Finally, Paul also said that he had kept the faith.  What does it mean to keep the faith?  The original meaning is derived from ancient business practice which means, “I have kept the conditions of the contract.”  So in that sense, if someone kept the faith, it means that the person can be trusted to do what he or she has agreed.  For Paul, it meant fulfilling the ministry of the Gospel that the Lord had entrusted to him.  For the late Eld Koh, he had been a long-time elder whose leadership and ministry had been a blessing not just to PSPC, but also to ARPC.  Over the past 7 years since I knew Eld Koh, he had already retired from active service in the church leadership, but he continued to fulfill the shepherding responsibility as an elder of the church.  Before he sustained a fall 2 years ago, he was still serving as the Advisor for our church newsletter, The Messenger.  Whenever the Pastoral Team sent out bereavement notices, he would often reply to acknowledge the notices.  Very often, he and Letty would attend the funeral services here in Mandai Crematorium – he would come with his oxygen tank and wheelchair and be seated by the side.  In his own personal way, he continued to encourage others around him.  As I was preparing this message, I just checked my email records and noted that he last wrote to me in November 2012.  That was the last email because he had a fall a month later in December after which his health deteriorated further.  As an elder of the church, he kept the faith by fulfilling the responsibilities of the eldership all the way to the end.  Because of that, he left a legacy of what it means to keep the faith.

The Apostle Paul assured us that those who fought the good fight, finished the race and kept the faith would be awarded the crown of righteousness, given by the Lord, the righteous Judge.  Our labour will not be in vain, and the crown will not fade away.  This is promised to all those who finish well in the Lord.  As we have often heard, it is not just important to start well, but even more so to end well.  Why?  Because when we are young and not running the race as we should, we may still have time in our adult years to do so.  When we are adults and not running the race as we should, we may still have time in our old age to do so.  But when we are in our old age and not running the race as we should, we may not have time to do so anymore.  The late Eld Koh Eng Soo, started well, continued well and even more so, he finished well.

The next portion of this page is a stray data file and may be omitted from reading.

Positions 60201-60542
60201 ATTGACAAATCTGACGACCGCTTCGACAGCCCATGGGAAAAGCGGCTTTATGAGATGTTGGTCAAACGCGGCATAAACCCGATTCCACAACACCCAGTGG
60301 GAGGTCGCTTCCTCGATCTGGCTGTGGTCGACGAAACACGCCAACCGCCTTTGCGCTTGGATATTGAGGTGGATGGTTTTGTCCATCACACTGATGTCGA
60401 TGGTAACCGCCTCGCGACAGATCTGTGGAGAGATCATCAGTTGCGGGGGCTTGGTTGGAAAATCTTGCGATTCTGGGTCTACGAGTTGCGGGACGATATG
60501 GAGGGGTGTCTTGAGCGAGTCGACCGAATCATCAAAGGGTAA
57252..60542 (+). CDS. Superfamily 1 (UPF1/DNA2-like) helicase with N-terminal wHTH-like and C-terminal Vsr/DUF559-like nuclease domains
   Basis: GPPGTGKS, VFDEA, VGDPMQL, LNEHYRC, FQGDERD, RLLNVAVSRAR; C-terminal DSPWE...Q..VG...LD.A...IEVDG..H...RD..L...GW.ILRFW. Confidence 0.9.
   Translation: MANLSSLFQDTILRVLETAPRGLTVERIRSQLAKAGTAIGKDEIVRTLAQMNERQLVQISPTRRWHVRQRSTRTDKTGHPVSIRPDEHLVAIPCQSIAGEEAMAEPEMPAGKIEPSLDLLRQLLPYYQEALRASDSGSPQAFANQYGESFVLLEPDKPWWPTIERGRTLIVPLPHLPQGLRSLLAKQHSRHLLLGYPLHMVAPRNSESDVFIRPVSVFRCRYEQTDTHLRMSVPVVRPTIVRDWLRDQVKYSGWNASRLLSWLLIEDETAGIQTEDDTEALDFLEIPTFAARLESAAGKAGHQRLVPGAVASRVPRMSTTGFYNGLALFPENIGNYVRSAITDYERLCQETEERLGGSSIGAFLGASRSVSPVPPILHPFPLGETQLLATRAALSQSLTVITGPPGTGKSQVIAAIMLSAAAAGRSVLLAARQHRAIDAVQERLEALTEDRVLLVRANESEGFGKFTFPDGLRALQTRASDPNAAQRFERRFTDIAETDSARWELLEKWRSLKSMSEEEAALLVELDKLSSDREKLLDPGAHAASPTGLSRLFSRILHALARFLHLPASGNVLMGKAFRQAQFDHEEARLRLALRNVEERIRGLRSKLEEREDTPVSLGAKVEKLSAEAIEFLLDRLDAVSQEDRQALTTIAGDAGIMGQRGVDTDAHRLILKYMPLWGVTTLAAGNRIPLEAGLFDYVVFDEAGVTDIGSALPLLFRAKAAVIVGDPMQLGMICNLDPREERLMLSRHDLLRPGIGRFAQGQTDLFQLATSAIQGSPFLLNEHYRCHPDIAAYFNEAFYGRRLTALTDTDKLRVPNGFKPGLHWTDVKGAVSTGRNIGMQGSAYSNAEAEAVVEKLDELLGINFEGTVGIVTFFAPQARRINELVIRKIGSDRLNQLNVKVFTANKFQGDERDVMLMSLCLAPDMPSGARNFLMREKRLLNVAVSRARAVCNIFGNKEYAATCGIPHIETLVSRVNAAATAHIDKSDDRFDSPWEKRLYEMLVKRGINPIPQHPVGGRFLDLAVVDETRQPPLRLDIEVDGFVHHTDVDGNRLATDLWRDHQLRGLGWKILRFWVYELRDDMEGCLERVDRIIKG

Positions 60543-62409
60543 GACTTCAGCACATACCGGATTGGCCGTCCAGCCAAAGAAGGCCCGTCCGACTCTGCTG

Back in 1981, there was a marathon that took place in the US city of Omaha known as the 10km Pepsi Challenge.  Among the participants was a runner by the name of Bill Broadhurst but he was not like any typical runner because more than 10 years ago, he underwent a brain surgery that left him paralyzed on his left side.  But even though he was a handicap, he wanted to run the same race as his hero, the famous American marathon runner Bill Rodgers.  So as the starting gun went off and the runners surged ahead, Broadhurst, being a handicap, could only run with a limping movement by throwing his stiff left leg forward each step of the way.  Very soon, he was running all alone as the other runners disappeared far into the distance.  In fact, the winner crossed the finish line in less than 30 minutes, whereas the other amateur runners finished the race within an hour.  But two hours after the start, Broadhurst was still struggling along all by himself.  Some children even shouted to him saying, “Hey mister, are you still running the race?  It’s been over for hours.  Someone’s already finished first and won, why don’t you quit?”  Sweat rolled down Broadhurst’s face, pain pierced his ankle, but he kept going on and on, hoping to finish the race.  Two and a half hours later, Broadhurst finally reached the end point.  But guess what he saw?  The tables were cluttered with water cups, the finish banner was already kept away, the sky was getting dark, the crowd was gone – the race had long ended.  His heart sank when he realized how far he had lagged behind and how long ago the race had ended.  And he began to wonder whether it was worth all the effort and pain and what difference would it make at all for him to cross an imaginary finish line.  But as Broadhurst struggled across the finish line, lo and behold, a group of people were walking out of a pathway and right among them was the race winner, the famous marathon runner Bill Rodgers.  With arms wide open, Rodgers embraced Broadhurst as he stumbled across the finish line.  Not only so, Rodgers took the gold medal from around his own neck and put it on Broadhurst, saying, “Broadhurst, you’re the winner.  Take the gold.”  To be welcomed and commended by his hero was a moment of victory that words alone couldn’t describe.  Whenever the late Eld Koh came to church, he would always have his portable oxygen tank and seated in his wheelchair.  But I can imagine him finishing the race, leaving behind that oxygen tank and wheelchair, receiving that crown of righteousness prepared by our Lord and Savior Jesus Christ who had run the race before us.  May all of us press on to fight the good fight, finish the race and keep the faith, till on that great and final Day, we shall meet again with Eld Koh Eng Soo in the presence of the Lord.  To God be the glory.  Amen.